The Leading Guy - Micah P. Hinson
Mushaboom (Postal Service Remix) – Feist
Please Please Please - Shout Out Louds
The One I Love - Sufjan Stevens
Secret Meeting - The National
Gideon - My Morning Jacket
King Without a Crown - Matisyahu
Tale from Black – Tunng
Indian Moon - State Radio
I Will Follow You Into The Dark - Death Cab for Cutie
When The Sun Goes Down - Arctic Monkeys
Chariot - Page France
Through With People - Portastatic
The Earthquake of '73 - The Fruit Bats
Stay In The Shade - José González

Artistiya - Amadou & Mariam

Note on Micah P. Hinson - The Leading Guy. Not sure where I picked this up. But the song has a real strong campfire like chorus that just makes you sing along. Folk based rock with a voice that growls over the rhythm. MPH is from Abilene, TX and this tune can be bought on The Baby & The Satellite, which apparently is only available as an import. Check out more on his at his website.

Friday, March 24, 2006

Matisyahu, Hasidic Reggae

Ok. You may not think you will like this but I suggest you try it out anyway. Basically, every time I get in my car to go somewhere for the last week, I skip to this track (King Without a Crown - link launches a video) on my monthly mix. No joke. It's like 311 found God, and a better beat. To be clear. I am not Hasidic or heavily religious at all. I don't regularly listen to reggae, or rap, and this is song is rocking every stereo I have control over. I have the live version (the one you will hear in the video above) and after hearing the studio version, I would say the live performance is better.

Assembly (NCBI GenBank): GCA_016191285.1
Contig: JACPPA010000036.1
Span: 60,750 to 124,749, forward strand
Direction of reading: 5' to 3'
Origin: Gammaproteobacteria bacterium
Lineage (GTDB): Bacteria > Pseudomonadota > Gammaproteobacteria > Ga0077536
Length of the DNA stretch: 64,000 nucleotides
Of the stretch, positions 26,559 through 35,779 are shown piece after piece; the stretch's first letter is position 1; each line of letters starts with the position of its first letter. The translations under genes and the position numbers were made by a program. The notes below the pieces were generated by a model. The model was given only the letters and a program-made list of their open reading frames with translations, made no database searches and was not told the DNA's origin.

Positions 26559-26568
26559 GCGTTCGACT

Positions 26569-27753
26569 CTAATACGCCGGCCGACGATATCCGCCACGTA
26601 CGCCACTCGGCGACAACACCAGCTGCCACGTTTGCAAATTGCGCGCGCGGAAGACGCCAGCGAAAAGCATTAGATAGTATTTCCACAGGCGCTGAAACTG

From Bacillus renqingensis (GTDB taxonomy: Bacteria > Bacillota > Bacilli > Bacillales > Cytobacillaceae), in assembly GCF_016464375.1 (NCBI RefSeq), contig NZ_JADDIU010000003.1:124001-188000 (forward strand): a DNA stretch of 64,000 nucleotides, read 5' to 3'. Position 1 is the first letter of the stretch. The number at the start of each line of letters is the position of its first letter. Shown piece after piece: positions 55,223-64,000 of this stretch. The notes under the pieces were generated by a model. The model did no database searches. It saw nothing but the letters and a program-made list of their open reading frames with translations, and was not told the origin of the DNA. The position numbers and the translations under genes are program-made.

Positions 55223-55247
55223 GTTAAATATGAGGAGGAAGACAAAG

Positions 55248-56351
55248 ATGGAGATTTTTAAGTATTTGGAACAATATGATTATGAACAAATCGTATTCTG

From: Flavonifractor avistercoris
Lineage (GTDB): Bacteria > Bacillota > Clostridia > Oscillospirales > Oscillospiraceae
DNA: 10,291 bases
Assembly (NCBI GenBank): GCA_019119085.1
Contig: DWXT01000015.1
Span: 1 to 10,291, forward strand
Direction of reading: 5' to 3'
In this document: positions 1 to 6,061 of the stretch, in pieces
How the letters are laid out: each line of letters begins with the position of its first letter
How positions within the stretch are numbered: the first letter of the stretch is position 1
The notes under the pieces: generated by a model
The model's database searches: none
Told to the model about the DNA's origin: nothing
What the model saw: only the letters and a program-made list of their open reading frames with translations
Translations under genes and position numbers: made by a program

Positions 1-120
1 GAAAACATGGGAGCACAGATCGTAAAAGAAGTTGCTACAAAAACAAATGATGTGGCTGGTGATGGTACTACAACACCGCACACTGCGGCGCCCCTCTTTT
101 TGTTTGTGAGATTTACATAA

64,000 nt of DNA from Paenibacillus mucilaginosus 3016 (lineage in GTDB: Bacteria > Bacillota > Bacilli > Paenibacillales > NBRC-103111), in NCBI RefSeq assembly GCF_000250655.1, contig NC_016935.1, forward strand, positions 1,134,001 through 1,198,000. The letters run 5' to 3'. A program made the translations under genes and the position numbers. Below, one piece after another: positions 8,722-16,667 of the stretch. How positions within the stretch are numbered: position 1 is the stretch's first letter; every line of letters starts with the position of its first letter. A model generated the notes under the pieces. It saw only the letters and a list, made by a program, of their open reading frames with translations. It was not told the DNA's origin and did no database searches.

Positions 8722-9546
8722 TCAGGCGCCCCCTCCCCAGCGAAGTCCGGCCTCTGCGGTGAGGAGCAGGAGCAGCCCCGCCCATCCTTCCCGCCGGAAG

Highly recommended.

Thursday, March 23, 2006

Sign of the times...

Quote from my wife: "I can’t get him to clean the house, but he’ll clean out the tivo…"

Myocastor Coypus

Evidently know as "coypus" in all other parts of the world, if you live in LA, you would refer to this animal as a Nutria. I have tried to explain to friends out of state what a nutria is on multiple occasions. I'll give you a few bullets pulled from multiple sources:
  • Weigh on an average of 12 lbs; occasional individuals may weigh 25 pounds or more
  • Mammary glands are located on the side of the body
  • The hind legs are large compared to the forelegs; consequently, when moving on land, the nutria's chest drags on the ground and its back appears hunched